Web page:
{August 24, 2016}   Sadity Cents: Grow Your Own

Money doesn’t grow on trees, but money saving plants can.

One of the the things I longed to do in Korea, but didn’t get a chance to do because we lived in an apartment, was start a garden. I enjoy gardening for the sake of gardening, but I also just enjoy cooking with and eating fresh vegetables and herbs. Of course there are healthy benefits to growing your own vegetables, but have you ever thought about the economic benefits?

As many vegetables as my husband and I are eat (which is A Lot) it seemed prudent to grow some on our own. But there are a couple things to consider.

One, many of the garden shops or home improvement stores sell plants at a ridiculously high rate elemenating the potential benefit.

Next, even if you find vegetable plants at a reasonable price the set up can be expensive as well. You see, unfortunately, though we are in a beautiful area prime for gardening, base housing doesn’t allow us to dig anymore and even if we could the rabbits are out in droves. So what’s a girl to do? Start a patio garden of course!

First, I needed supplies. I bought a couple of plastic bins rather than buy garden boxes for $20 (or more) a pop. I suggest going to a thrift store first. The boxes I found are those cheap plastic storage boxes most stores have available near the begin of the school year. These are great for gardening because they are easy to punch drain holes in and the price makes them great to experiment with  and mess up on. I also bought plastic dishpans. You can get these dishpans for about $3 at most stores and for $0.50 at a thrift store. You don’t need these exact bins, but you will want something that you punch holes in or that has small holes for draining.

Next, I needed plants. There are some nurseries in town, but I knew that a large box home improvement store was having a sale. Now timing is everything. Part of the reason they are having a sale is because gardening season is nearly over, so they need to get rid of inventory.

Take time to look through the plants and find ones that are somewhat dry, but whose main stem still has life in them (i.e. still green). I didn’t buy expensive dirt or extra sprays. You really don’t need it. Plants have been growing for centuries without manufactured dirt. At the register, of course, I first asked for a military discount. So there was 10% right there. Then as I chatted with the sales clerk, I pointed out the dead leaves. By the time we were done she’d dicounted some of the aging plants and even gave me a tomato  plant for free. The attendant was throwing out plants that seemed to be dying and said I could take the tomato plant if I thought I could revive it.  I would take a look at some of the dying plants at your local store and see if the store will give them to you. Many appear to be dead but can be revived. Anyways, I bought two large bags of soil, and 8 plants (plus a freebie) for $30. Not a bad deal.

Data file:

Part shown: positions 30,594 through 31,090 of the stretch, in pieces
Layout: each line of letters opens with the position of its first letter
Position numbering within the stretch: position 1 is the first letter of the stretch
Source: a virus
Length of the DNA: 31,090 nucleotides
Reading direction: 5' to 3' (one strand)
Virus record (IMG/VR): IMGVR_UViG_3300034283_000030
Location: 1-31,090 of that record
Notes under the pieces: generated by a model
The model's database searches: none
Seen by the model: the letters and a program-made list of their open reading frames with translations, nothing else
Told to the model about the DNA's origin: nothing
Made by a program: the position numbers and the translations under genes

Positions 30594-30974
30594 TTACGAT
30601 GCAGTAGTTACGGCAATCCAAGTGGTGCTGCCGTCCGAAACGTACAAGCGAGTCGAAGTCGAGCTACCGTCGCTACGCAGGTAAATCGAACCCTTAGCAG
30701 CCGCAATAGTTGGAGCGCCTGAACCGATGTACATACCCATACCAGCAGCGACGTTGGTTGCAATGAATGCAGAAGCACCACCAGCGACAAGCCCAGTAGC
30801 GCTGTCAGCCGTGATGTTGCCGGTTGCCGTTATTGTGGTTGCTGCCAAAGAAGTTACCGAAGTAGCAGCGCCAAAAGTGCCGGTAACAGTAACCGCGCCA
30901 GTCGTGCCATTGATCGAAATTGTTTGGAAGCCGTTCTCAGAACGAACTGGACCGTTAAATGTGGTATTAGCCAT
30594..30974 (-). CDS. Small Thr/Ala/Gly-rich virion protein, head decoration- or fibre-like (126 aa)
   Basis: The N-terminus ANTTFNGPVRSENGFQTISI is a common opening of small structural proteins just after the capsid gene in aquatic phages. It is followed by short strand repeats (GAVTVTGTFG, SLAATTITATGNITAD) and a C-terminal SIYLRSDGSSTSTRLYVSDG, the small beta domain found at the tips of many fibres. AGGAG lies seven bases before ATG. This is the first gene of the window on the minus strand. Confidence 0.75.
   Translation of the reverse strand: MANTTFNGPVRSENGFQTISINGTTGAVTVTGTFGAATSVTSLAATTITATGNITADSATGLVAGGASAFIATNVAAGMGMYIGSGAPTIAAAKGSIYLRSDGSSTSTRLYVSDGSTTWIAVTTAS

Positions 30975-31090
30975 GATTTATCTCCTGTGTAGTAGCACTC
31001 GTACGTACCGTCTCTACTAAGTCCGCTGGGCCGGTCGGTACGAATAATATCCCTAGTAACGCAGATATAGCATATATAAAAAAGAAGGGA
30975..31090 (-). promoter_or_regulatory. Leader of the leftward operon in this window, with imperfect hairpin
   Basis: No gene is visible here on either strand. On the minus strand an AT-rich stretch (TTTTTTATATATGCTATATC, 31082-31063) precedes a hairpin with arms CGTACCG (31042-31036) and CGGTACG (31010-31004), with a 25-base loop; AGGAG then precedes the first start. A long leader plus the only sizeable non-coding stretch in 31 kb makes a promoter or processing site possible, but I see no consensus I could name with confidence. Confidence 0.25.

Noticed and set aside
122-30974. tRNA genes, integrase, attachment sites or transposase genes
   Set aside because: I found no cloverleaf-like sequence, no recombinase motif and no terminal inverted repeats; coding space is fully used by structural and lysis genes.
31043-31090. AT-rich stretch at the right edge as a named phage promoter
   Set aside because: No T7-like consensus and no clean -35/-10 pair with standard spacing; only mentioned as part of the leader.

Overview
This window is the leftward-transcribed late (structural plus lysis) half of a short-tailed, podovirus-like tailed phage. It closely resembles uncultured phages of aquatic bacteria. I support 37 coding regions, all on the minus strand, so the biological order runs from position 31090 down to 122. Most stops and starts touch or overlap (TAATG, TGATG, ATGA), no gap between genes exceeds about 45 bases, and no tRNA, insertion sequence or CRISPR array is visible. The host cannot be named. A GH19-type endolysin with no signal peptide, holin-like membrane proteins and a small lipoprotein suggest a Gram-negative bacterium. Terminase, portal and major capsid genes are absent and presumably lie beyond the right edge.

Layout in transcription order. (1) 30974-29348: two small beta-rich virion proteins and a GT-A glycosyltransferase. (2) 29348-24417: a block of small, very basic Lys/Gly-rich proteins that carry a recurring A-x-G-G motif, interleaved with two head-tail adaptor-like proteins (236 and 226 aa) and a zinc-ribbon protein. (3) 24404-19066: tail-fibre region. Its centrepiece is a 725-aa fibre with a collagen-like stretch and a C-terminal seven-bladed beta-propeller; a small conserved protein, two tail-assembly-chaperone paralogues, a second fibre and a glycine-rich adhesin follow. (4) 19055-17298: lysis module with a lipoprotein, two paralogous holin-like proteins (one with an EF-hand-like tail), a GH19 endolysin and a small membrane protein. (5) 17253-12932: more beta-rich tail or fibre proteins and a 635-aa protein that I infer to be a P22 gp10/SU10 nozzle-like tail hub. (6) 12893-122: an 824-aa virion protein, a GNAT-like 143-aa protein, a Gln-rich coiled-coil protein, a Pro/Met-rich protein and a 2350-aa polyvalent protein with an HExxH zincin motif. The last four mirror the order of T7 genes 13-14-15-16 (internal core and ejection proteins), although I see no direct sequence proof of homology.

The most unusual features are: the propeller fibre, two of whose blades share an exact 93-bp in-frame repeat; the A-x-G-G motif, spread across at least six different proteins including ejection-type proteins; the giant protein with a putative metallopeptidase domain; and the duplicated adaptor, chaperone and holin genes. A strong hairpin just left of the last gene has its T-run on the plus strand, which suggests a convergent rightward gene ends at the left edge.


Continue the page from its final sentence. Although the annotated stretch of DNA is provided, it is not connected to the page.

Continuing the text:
I made sure that the plants I bought were suited for a fall garden. I also bought some herbs which are very easy to keep and last but not least some lavender to defend my garden against bugs and rabbits without pesticides.

To build my garden I prepped my boxes by taking a screw driver to all four corners and hammering a whole in each corner.

Then I filled each with varying levels of rocks. The bins were deeper than I needed so I used the rocks in my garden bed as filler.

This serves two purposes: 1) It keeps me from having to buy unnecessary dirt to fill the bin. 2) The rocks help with drainage so that the plants aren’t sitting in water that will eventually sour and poison the plants. This can happen with potted plants.

Some of the bins I filled with rocks  in a gradient or sloping manner so that the plants would have the appropriate amount of dirt. It also helps with water flow.

The plants I chose are quick sprouting and do no have deep roots. So they don’t need a lot of dirt and they thrive best with soil that drains well.

Then I filled each pot with the appropriate amount of dirt. One pot is for shallow roots, another for deeper roots, and yet another for vine plants.

Here are the plants I bought and the depth of dirt for each bin:

6″ Bin

  • Basil
  • Oregano
  • Mint

8″ Bin

  • Bell pepper
  • Kale
  • Squash
  • Sage

12″ Bin

  • Tomato
  • Pumpkin

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